“SEEK, locate, exterminate.” That expression is sure to reverberate around the SSE Hydro a week on Friday, when it plays host to the only Scottish performances of The Doctor Who Symphonic Spectacular, a concert crammed with music and monsters, hosted by the Fifth Doctor himself, Peter Davison.
The live show, which has already sold-out tours of Australia and New Zealand, features more than 100 performers, with music from the TV series performed by the BBC National Orchestra of Wales and members of the BBC National Chorus of Wales, under the baton of conductor Ben Foster.
Davison, who is currently appearing in the West End smash Gypsy, is taking a week off to return to the iconic role he played between 1981 and 1984.
“Gypsy is a fantastic musical,” he says, admitting, “I didn’t realise quite how good it was until I started working on it. It is a special show really.
“It does something different to other musicals, it doesn’t end in an all singing all dancing finale, it’s very poignant and rather a tragic tale really...”
He continues, “The Doctor Who Symphonic Spectacular was a previous commitment. I was contracted to this last year, so when I took on Gypsy, I said I had to take this week off.
“They were fine with that because you have holidays to use when you do a musical, so I’m taking mine and going around the UK with Doctor Who.”
Next Friday, that brings the youthful 64-year-old back to Scotland, and rekindles memories of his second job out of drama school, a season in the Capital, as part of the long gone Lyceum Young Theatre Company.
“I worked on and off in Edinburgh for a year and an half,” he recalls, remembering one production in particular - on an open air stage in Leith Links.
“It was something like 1973 and we did a rock version of A Midsummer Night’s Dream for the Leith Gala Day,” he laughs.
“It was extraordinary, because in those days we didn’t have radio mics, or if we did, we couldn’t afford them, so all the mics were wired.
“Most of the technical rehearsal was spent working out how not to get tangled up in the wires while we were singing - in the end we’d do things like throw the microphones to each other.
“It was quite exciting really as often fights would break out in the audience.”
Davison will be back on more familiar territory at The Hydro where a menagerie of the Doctor’s most famous adversaries, including the Daleks, Cybermen and spine-chilling Silence, are set to mingle with the audience providing a dramatic edge to composer Murray Gold’s evocative music.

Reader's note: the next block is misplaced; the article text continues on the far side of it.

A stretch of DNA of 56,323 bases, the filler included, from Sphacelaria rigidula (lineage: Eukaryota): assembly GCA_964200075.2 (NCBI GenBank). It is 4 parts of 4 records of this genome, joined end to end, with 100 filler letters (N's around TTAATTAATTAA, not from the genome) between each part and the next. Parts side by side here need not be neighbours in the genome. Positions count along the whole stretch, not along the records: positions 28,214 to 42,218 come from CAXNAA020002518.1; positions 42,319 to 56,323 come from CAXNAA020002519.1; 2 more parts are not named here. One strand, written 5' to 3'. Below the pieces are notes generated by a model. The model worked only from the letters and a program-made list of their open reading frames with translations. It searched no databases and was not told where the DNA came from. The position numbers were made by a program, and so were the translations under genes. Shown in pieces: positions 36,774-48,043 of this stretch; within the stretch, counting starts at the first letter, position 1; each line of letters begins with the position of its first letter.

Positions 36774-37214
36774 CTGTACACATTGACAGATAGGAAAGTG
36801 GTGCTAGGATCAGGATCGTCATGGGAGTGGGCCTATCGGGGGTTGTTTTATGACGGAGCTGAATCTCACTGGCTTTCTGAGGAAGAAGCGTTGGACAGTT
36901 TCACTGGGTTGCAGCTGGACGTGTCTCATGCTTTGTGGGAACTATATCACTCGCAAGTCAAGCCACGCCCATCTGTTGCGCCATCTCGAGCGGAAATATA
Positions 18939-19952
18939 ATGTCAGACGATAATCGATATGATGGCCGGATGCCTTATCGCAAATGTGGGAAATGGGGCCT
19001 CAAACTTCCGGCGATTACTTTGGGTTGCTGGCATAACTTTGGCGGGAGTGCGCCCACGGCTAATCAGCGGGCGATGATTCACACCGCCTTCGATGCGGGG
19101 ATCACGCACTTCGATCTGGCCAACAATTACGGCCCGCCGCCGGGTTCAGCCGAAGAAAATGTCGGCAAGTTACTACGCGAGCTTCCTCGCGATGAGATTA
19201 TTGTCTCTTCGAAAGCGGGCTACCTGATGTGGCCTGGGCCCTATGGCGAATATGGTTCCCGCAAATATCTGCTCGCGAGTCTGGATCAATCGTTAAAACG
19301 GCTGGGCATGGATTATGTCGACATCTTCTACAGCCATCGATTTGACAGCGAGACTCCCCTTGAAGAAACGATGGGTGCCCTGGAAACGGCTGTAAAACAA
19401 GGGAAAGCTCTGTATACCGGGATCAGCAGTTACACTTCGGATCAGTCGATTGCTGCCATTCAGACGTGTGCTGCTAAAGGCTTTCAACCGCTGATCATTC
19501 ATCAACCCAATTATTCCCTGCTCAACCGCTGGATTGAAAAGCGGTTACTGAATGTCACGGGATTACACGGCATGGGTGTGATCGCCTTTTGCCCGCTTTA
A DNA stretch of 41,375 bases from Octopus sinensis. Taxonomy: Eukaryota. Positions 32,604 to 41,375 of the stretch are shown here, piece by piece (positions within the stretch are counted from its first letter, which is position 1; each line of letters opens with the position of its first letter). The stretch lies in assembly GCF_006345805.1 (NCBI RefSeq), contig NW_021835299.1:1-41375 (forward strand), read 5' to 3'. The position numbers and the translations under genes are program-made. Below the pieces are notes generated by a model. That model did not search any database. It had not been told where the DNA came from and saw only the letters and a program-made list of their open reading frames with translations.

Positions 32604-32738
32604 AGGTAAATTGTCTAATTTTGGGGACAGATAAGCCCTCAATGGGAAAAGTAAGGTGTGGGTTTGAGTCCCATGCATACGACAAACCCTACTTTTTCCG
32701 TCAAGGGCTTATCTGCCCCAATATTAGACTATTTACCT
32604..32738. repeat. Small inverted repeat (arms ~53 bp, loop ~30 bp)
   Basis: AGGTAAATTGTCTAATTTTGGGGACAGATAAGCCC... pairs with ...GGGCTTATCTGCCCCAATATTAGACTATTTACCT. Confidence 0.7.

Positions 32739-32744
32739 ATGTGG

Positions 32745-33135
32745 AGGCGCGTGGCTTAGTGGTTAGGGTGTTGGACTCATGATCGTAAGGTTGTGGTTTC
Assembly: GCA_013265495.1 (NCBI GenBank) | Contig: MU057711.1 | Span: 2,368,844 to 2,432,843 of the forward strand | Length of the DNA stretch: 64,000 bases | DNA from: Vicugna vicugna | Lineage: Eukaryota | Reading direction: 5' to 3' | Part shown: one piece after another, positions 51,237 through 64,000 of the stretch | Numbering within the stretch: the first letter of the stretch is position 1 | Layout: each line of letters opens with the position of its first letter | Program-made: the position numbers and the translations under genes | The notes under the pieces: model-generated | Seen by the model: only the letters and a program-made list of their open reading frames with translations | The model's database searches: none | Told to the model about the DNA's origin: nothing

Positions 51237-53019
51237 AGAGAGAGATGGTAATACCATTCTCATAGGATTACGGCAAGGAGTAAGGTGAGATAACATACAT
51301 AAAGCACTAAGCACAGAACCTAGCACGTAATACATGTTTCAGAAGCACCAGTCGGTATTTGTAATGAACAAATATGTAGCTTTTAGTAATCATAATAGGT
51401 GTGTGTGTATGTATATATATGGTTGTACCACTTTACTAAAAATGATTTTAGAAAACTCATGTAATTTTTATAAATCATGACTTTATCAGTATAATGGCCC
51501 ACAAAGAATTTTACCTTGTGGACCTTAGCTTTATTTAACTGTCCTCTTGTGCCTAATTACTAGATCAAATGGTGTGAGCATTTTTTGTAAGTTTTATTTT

The actor reveals he landed the gig after going “off script” when presenting a segment of the BBC’s 50th Anniversary Doctor Who Proms, at London’s Albert Hall.
“It was born out of that appearance,” he explains. “I have to say I was very apprehensive when they wanted me to come on and introduce a segment of music from the classic era of Doctor Who.
“I said to them, ‘Is anyone going to know who I am?’” he laughs
“Then when I went out there, it was just such a fantastic reaction that I went off script a bit.
“I think they kind of liked that because when I got off stage they said, ‘Would you be interested in doing the tour of Australia?’ I said ‘Yes please’.”
The music being showcased in the show is “based around Peter Capaldi’s first season” he says, adding, “but there are pieces of music from the other Doctors since it came back.
“There’s no reference in this particular show to the classic Doctors, apart from having me there I suppose.”
Of course, Davison bridges both classic and modern having made a cameo as the Fifth Doctor in the new series alongside his now son in law, and fellow Doctor, David Tennant.
Notwithstanding the long-running sci-fi series, Davison is now one of the country’s best loved actors.
For the best part of 40 years he seems to have been seldom off our screens. To many he will forever be Tristran Farnham in All Creatures Great and Small, to others, Henry Sharpe in Law and Order: UK.
“For many, many years I was very, very lucky,” he says. “I never finished a series without knowing what series I was going on to. It was never by design, very good series have just fallen into my lap. I must say I have been extraordinarily fortunate.”
He pauses for a second, before smiling, “I could, of course, have been more fortunate. That’s the really weird thing about being an actor, you can look at your career and go, ‘I’ve been a failure and yet I’ve been a success’; you could always have done a lot better, but you could always have done a lot worse.”
The Doctor Who Symphonic Spectacular, SSE Hydro, Glasgow, Friday 29 May 2015, 3pm, 7.30pm, £22.40-£53.20, 0844-395 4000, www.doctorwhosymphonicspectacular.com